Local EEOC director explains process of investigating discrimination

NORFOLK, Va. (WAVY) – In a rare interview, the local director of the federal agency that investigates claims of workplace discrimination spoke to 10 On Your Side.

Norberto Rosa-Ramos recently moved to Hampton Roads from Richmond to be the director of the Equal Employment Opportunity Commission’s local office in Norfolk.

Rosa-Ramos said his office is investigating whether or not employees at the Newport News Circuit Court Clerk’s Office were passed over for promotions based on their race.

Barry Harmon told 10 On Your Side Tuesday that he’s worked there as a Deputy Clerk I for 13 years and never received a promotion, while more recently hired individuals did. Earlier this month, Nicole Allmondjoy told 10 On Your Side she was passed over for a job that was given to a woman hired after her. Both employees say it happened because of their race.

They are just two of the 23 employees at the Newport News Circuit Court Clerk’s Office.

Although he couldn’t talk about those claims specifically, Rosa-Ramos did explain how his office investigates claims like that. He said, once a complaint is filed, investigators collect the documents to support the claim and conduct an interview.

Norberto Rosa-Ramos
Norberto Rosa-Ramos

“Once the interview is completed, we will draft a charge of discrimination, then we process the charge by sending the charge to the employer,” Rosa-Ramos said.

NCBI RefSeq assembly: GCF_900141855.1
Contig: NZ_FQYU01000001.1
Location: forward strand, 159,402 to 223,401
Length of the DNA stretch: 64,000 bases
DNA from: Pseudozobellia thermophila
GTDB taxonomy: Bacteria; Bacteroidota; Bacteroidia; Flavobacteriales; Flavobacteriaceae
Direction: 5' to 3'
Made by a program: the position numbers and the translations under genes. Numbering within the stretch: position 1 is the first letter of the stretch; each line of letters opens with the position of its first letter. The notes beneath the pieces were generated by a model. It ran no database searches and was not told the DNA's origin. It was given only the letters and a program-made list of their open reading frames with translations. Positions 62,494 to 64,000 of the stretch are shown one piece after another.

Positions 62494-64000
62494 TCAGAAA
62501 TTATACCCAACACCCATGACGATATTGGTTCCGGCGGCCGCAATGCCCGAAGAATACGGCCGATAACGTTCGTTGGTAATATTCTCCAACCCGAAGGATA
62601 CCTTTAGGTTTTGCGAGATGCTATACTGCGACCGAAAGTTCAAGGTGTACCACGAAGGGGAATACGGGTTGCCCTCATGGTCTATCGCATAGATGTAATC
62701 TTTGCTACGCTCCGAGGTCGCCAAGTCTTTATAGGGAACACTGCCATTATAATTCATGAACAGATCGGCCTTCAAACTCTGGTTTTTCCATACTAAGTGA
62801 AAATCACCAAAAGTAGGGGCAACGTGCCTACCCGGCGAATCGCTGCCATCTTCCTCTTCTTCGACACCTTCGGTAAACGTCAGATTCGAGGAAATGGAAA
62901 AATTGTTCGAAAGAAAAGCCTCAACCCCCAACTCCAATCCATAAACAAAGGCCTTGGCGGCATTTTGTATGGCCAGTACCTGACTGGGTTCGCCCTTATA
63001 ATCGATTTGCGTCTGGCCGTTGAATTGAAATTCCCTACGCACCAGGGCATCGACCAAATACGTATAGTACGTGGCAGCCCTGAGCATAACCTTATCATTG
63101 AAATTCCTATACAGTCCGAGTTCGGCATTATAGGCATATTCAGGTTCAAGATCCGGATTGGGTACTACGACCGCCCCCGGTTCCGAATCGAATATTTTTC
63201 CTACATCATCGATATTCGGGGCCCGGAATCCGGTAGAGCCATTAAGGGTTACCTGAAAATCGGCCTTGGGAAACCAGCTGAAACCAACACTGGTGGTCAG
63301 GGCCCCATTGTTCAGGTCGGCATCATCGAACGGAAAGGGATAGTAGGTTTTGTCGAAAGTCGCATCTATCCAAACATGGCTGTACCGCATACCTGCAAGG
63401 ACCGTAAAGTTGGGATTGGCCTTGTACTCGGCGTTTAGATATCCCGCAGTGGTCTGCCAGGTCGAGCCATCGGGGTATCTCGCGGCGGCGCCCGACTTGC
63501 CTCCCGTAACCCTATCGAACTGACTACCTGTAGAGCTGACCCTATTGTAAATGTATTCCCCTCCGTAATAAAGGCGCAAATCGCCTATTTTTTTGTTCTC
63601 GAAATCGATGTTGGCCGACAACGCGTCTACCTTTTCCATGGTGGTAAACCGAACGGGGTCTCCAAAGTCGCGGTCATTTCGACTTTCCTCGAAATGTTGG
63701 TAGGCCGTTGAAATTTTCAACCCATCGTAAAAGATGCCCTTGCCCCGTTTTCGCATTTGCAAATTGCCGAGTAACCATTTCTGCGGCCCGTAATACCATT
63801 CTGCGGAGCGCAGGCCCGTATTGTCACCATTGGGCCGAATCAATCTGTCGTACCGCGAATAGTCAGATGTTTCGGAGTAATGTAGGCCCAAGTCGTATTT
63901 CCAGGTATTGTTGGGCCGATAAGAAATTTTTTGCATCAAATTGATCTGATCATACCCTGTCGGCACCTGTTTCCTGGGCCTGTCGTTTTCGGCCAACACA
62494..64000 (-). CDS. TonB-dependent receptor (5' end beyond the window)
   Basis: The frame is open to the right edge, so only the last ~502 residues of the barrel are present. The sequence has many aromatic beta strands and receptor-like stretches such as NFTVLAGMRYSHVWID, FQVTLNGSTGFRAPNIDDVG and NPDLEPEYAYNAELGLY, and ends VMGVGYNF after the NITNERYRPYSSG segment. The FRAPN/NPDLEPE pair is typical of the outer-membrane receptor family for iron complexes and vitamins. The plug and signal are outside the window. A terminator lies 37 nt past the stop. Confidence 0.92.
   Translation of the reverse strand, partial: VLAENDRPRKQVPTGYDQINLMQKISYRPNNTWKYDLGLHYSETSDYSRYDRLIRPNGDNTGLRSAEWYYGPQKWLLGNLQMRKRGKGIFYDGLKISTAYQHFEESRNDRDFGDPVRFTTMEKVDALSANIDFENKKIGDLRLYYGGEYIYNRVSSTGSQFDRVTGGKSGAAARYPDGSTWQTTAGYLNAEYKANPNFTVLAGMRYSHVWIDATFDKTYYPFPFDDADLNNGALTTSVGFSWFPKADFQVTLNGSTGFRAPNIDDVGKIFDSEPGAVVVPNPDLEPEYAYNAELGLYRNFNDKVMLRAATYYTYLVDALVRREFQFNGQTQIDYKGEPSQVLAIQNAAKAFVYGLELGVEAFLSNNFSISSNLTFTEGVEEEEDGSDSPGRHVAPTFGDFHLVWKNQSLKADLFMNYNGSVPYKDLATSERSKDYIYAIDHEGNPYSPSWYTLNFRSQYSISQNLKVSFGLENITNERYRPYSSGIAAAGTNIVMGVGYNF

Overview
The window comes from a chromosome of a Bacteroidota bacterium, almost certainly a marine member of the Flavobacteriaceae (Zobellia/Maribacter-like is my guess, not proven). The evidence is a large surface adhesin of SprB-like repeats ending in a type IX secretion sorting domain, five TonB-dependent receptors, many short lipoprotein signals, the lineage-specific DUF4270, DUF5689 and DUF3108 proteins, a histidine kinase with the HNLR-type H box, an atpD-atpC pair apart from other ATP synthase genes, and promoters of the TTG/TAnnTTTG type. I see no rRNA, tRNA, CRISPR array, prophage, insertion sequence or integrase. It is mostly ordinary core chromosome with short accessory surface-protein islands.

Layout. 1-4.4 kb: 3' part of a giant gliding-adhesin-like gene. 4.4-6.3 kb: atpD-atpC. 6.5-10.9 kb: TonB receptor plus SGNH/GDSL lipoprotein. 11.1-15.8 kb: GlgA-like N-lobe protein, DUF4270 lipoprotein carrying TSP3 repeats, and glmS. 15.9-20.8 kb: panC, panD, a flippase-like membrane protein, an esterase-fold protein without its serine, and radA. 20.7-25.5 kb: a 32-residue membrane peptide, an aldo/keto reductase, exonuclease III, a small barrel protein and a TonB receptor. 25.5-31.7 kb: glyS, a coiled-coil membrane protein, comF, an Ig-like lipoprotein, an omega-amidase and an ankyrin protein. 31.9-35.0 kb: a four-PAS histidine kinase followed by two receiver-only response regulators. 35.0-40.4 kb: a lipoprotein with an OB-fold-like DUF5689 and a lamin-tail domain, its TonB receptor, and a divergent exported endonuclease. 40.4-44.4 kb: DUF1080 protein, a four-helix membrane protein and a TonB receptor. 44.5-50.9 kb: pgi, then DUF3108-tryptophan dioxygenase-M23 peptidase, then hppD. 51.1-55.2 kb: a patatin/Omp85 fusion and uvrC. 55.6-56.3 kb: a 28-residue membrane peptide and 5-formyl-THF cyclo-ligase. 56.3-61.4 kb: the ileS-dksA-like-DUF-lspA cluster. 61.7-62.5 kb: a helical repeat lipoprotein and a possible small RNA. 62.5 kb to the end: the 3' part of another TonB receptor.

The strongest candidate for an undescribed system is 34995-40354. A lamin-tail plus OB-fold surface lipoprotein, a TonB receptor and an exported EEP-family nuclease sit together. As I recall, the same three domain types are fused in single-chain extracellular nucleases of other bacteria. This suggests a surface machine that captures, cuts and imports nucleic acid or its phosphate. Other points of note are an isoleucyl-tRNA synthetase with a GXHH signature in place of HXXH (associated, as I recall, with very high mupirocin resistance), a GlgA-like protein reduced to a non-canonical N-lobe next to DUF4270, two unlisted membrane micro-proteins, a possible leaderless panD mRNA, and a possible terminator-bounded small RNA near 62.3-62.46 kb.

Then, he said, the employer must respond to the claims by agreeing to mediation or providing a legal response, with the goal of a voluntary settlement.

“The company who is found in violation of the law is required to make the person whole again. That form of payment is based on the number of employees,” he said.

According to the EEOC’s website:

If we haven’t found a violation of the law, we will send you a Notice-of-Right-to-Sue. This notice gives you permission to file a lawsuit in a court of law. If we find a violation, we will try to reach a voluntary settlement with the employer. If we cannot reach a settlement, your case will be referred to our legal staff (or the Department of Justice in certain cases), who will decide whether or not the agency should file a lawsuit. If we decide not to file a lawsuit, we will give you a Notice-of-Right-to-Sue.

10 On Your Side has learned, right now there are more than 700 pending cases being handled by just four investigators at the Norfolk EEOC office. The local office covers all of Hampton Roads and all the way up to Richmond.

Last year, the Norfolk office only took one case to court. Rosa-Ramos stressed the fact that every claim is different and the more employees involved in making claims the more complex the investigation can be. Some take up to a year to resolve.

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